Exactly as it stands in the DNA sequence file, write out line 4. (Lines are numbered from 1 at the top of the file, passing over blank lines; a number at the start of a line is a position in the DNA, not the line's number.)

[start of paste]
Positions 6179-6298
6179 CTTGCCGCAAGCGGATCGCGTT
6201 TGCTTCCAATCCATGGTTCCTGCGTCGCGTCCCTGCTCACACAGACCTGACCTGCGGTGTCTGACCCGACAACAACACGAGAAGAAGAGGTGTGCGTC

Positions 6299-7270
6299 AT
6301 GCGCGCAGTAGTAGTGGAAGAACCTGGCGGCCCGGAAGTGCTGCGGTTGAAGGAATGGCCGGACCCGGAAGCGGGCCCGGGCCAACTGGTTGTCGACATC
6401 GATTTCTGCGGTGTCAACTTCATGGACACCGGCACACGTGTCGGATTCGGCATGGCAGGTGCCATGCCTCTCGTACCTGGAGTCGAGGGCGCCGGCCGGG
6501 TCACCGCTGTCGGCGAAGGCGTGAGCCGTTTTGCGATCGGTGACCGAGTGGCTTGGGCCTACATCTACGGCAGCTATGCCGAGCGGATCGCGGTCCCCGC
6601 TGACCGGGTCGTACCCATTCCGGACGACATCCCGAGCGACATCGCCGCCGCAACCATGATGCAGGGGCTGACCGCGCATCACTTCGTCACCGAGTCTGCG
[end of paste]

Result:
Positions 6299-7270